10 Comments
Apr 2Liked by Harmony Holiday

The conjurer/witness/alchemist channel is wide open here...Whew, damn!

Thank you🙏🏽

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Thank you, Mark!

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Oof, this is like when the therapist listens to your whole BS story and then they’re like “Can I tell you what I’m noticing?” and you know the gig is up, and you’re gonna have to face hard things… Very few of us can stomach (or sing) that truly “harrowingly pathetic” vulnerability—but life insists that is the only way.

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this also reminded me that one of my favorite tracks on her self titled album is “Jealous”—that’s more Beyoncé’s “Jolene” than the cover…

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so true, and I love that song, it's really vulnerable I remember being struck by that when first hearing it

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Apr 3Liked by Harmony Holiday

Your pen should make every artist, dead or alive, tremble. I had to do one of those physiological sighs before I began this piece. I knew you wouldn’t let up. The only thing I wish is you could travel back in time and take on everyone who made audacity get the better of them (on the world stage). Maybe we wouldn’t be here with a dead Jolene. Great, deep piece! Also, had to listen to Bjork and Dilla.

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Thank you!! The Bjork/Dilla playlist is inventing itself and I had to much fun thinking about all of these things in one context

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Thank you for posting this and inspiring a deep dive into the new version. Your keen perception of threats spoiling the message rings true in my experience. My interpretation of the revised story is one of a woman who is confident in her relationship with her husband. “Highs and lows and everything between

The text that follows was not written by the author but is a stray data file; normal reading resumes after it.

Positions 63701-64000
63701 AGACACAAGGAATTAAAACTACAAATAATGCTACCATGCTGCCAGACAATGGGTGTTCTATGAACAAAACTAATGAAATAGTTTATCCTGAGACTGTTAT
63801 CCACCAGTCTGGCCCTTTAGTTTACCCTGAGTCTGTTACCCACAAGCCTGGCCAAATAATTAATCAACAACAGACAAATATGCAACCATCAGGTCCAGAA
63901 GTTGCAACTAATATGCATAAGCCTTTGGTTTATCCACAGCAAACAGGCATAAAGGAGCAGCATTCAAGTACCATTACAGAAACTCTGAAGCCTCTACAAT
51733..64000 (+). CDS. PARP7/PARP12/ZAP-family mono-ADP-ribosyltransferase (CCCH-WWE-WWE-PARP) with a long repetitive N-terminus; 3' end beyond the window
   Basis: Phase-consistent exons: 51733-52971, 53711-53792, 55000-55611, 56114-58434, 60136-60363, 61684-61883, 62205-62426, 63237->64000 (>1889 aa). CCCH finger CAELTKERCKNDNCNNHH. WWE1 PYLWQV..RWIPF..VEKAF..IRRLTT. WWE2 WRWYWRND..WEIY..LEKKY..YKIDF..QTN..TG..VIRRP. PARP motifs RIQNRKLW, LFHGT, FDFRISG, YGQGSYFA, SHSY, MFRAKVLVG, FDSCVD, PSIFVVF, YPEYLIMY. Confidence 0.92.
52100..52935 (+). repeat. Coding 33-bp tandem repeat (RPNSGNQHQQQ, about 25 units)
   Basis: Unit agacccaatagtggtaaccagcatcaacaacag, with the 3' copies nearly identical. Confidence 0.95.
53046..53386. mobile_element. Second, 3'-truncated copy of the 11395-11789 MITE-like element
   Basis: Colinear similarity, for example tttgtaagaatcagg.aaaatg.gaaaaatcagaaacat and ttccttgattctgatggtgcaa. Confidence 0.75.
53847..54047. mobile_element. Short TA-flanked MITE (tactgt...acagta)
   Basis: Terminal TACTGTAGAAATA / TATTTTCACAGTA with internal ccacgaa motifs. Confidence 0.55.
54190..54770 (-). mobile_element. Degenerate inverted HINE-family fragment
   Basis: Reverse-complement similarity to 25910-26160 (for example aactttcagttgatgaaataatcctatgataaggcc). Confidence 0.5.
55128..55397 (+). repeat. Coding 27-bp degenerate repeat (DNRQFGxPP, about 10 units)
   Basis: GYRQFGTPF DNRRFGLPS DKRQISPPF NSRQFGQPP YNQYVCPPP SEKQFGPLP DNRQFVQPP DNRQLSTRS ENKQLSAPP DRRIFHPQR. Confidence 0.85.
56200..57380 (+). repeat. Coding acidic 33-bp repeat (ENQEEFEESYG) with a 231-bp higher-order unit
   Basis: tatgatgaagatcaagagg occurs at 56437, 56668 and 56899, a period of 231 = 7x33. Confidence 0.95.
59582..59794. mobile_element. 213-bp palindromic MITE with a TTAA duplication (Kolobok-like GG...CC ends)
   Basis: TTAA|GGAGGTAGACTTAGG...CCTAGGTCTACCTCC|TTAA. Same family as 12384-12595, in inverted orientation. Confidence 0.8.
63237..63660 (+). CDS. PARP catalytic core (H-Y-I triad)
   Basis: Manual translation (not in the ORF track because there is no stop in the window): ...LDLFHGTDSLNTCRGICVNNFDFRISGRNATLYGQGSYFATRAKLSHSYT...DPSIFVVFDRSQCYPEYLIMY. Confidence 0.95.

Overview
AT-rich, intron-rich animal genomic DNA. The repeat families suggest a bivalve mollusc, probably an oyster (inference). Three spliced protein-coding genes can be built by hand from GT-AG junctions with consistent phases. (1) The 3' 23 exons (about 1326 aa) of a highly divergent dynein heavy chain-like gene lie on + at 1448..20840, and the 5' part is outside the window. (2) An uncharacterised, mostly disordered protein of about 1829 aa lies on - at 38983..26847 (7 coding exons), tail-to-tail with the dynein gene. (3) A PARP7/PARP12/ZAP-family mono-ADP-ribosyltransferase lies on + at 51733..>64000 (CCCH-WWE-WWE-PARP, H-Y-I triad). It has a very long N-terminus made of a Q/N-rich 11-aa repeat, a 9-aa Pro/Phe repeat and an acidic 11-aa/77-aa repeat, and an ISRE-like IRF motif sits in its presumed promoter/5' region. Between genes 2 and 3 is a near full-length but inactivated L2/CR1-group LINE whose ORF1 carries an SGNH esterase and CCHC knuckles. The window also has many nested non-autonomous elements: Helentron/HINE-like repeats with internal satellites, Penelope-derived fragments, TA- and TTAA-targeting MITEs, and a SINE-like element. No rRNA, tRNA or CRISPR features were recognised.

Good deeds roll in like tumblin' weeds

I sleep good, happy

'Cause you can’t dig up our planted seeds

I know my man's gon' stand by me, breathin' in my gentle breeze…”

Advising Jolene not to waste her time would have been more consistent with the confidence in the marriage than a smoking gun threat.

My favorite line and one that hits me after 19 years of marriage and raising kids: “We've been deep in love for twenty years

I raised that man, I raised his kids…”

A picture of a strong woman who helped shape the man who is so attractive to other women. And let’s face it, there’s nothing sexier (or a bigger challenge) than a married man who is loving and faithful to his wife and family. Yet, no threats are necessary for that type of commitment.

Paul Newman comes to mind. Women swooned over him even after years of marriage to Joanne Woodward. When asked about how he handled the temptation to stray during an interview, he replied: “Why go out for hamburger when I have steak at home?” The beef analogy aside, women are highly attracted to that mentality; it creates a sense of not just love, but also security. The two most primal foundations of peace of mind.

That said, this album is a masterpiece.

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I love the idea of a cover as a calling, an act of resurrection in a different form.

You've really hit on something with the egoism in B's cover, and what it masks. The notion of fighting for what you want sounds good on paper in 2024 – I'm not begging, I'm warning you … you don't want that smoke – but when it comes to this song, I miss the intimacy and humility of the more plaintive original. Recognising how fragile and rare this relationship is, even if she's wide open now in her vulnerability.

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Yes. I love that Harmony points out that in the bluster (don’t come for my man!) there’s the heartbreak of not being able to admit she can’t actually say “he’s not interested” so much as “I’ll fight you.” Dolly admitted it and in so doing makes clear that the harm is in the man that reduces her to having to beg Jolene (or threaten Jolene).

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